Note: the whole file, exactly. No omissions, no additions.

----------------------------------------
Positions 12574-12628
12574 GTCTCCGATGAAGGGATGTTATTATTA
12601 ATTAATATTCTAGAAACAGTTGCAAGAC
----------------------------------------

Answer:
Positions 12574-12628
12574 GTCTCCGATGAAGGGATGTTATTATTA
12601 ATTAATATTCTAGAAACAGTTGCAAGAC